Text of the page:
Bus Report #492
Three teenage boys stood under the bus shelter next to me.
"Man," said the tallest of the three. "My Dad just got back from the Philippines and the whole house smells like the Philippines! He took a shower, but like, it still smells."
His friends nodded sympathetically.
Another kid grinned and gestured towards a pair of girls who were walking down the hill. "Here comes Angela," he said.
The shortest of the boys slouched down on the bench. "Aw, man," he said.
"You should talk to her, but like, don't let her know you like her," the first boy advised.
The girls came over.
"Hey Steve," Angela said, after her friend elbowed her in her side. "Where you going?"
"Home," he replied.
"Oh, cool. Uh, want to come with us?" she asked.
"Where you going?" Steve asked.
The two girls looked at each other and giggled. smiled. Finally Angela's friend said, "We're going to Safeway."
"What? Why you going to Safeway?" Steve asked.
"To get a drink or something," Angela said. "You sure you don't want to come?"
"Nah, I got to get home," Steve mumbled.
The girls said good bye to the boys and they walked off down the street.
The bus came and I got on. I sat next to a man wearing a wool hat with ear flaps. I liked his hat.
The bus was warm and for the most part dry, and I felt sleepy as the bus rolled down 16th Street.
My seat mate got out at Potrero and A little boy sat beside me, his dad sitting behind us.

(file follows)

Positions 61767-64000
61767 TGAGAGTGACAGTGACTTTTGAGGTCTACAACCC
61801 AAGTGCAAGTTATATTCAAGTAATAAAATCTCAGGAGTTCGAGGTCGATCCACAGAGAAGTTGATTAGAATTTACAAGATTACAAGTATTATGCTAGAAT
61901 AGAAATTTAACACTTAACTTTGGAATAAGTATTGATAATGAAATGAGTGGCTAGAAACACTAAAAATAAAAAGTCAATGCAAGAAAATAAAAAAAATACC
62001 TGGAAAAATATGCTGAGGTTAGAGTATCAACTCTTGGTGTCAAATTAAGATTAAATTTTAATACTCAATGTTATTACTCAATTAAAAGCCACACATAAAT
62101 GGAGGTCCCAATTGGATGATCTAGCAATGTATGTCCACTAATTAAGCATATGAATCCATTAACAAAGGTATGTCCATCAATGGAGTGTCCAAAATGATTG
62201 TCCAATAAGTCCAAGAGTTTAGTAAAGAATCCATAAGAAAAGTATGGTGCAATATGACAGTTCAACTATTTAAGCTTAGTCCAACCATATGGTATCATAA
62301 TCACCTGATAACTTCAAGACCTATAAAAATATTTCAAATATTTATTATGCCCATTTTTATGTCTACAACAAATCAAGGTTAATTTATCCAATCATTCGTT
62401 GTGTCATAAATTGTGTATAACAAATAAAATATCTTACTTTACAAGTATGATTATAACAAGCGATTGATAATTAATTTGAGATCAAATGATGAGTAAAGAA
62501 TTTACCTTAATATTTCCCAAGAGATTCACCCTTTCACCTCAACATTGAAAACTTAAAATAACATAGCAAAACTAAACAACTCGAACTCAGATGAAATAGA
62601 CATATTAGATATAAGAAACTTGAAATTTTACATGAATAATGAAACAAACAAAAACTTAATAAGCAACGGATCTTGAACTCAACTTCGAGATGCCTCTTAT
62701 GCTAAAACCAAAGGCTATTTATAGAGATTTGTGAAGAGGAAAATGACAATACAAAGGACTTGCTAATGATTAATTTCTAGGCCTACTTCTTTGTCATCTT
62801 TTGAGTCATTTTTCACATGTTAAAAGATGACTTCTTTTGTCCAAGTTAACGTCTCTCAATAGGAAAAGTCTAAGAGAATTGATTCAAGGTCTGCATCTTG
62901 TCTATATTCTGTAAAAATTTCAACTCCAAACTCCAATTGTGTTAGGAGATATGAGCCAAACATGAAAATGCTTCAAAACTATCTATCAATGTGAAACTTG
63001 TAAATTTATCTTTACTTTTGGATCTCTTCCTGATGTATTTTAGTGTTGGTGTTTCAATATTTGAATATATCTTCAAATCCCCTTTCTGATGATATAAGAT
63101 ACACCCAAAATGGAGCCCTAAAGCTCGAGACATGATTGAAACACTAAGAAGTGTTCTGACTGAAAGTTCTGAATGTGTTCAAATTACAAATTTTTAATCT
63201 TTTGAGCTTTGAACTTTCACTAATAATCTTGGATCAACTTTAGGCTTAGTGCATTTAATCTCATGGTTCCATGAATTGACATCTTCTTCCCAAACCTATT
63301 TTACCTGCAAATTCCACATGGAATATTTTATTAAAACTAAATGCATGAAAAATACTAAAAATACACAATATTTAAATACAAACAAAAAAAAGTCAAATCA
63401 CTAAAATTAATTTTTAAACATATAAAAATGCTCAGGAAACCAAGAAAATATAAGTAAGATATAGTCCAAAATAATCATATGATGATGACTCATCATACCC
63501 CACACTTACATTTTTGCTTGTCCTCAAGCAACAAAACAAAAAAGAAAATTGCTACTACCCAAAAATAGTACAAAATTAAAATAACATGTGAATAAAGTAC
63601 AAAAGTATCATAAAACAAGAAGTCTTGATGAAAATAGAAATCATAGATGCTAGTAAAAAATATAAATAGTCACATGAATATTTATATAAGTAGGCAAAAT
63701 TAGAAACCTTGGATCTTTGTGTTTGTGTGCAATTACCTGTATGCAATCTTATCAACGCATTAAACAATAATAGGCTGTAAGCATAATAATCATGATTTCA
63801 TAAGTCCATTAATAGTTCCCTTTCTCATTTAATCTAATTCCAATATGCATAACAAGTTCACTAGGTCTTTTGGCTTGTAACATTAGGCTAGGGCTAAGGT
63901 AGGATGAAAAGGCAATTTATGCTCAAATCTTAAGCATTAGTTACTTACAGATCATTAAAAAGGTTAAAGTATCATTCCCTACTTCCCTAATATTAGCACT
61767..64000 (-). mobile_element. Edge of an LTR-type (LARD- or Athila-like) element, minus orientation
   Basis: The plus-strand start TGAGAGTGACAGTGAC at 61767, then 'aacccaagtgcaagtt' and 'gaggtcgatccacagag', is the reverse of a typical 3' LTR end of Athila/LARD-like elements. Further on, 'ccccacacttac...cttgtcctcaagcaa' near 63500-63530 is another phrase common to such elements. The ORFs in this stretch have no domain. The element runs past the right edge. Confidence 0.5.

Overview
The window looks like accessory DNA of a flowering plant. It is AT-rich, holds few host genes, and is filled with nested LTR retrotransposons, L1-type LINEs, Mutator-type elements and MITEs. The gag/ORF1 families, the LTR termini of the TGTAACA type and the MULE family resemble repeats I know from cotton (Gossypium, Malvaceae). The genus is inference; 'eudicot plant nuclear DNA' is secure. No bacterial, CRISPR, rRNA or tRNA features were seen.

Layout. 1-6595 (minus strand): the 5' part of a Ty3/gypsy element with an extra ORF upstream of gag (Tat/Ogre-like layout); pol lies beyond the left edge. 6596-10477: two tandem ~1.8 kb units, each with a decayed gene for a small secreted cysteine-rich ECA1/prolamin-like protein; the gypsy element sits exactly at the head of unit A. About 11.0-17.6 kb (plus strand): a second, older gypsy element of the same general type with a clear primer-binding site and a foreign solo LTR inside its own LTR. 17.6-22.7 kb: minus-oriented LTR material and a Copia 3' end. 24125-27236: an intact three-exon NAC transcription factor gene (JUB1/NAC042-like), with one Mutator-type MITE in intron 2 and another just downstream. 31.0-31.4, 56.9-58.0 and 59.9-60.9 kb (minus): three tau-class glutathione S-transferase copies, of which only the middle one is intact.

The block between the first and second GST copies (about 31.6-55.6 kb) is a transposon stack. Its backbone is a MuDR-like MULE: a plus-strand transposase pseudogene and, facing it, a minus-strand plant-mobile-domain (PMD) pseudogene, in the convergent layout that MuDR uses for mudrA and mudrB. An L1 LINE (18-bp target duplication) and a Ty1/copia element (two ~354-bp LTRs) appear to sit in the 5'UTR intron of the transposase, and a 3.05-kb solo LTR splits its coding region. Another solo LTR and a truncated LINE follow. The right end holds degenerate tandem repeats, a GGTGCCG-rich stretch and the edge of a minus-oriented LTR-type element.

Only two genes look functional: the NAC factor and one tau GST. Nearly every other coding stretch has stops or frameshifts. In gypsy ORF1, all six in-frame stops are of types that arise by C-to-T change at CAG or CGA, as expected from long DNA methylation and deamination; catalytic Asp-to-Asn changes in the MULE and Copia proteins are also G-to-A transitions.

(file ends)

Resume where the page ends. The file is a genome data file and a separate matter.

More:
Soon the little guy was asleep. He kept leaning out into the aisle. His dad kept tapping his shoulder to wake him up. The kid would nod his head and mumble something, and then fall asleep a moment later.
The woman sitting in front of me talked loudly on her cell phone about her visit to the clinica, about how she had problems with her riñones, how the doctor told her she needed to take some medicine.
I got out at Geary and caught a 38 right away, which was great because I was cold and wet and desperately wanted to get out of my wet boots.
I got out at 6th Ave. to run some errands. Halfway down the block, a homeless man stood almost in the street, yelling at the back of one of San Francisco's finest.
I am a fast walker and soon I caught up to the police officer. "Excuse me," I said. "There's a man back there, yelling."
"I know," said the cop. "He's been yelling at me and following me for 30 minutes, but there's nothing I can do about it. These people are mentally ill, you know?"
Yes, I know.
I nodded. What could I possibly say? Nothing.
"Well, sorry, have a good evening," was all I could manage.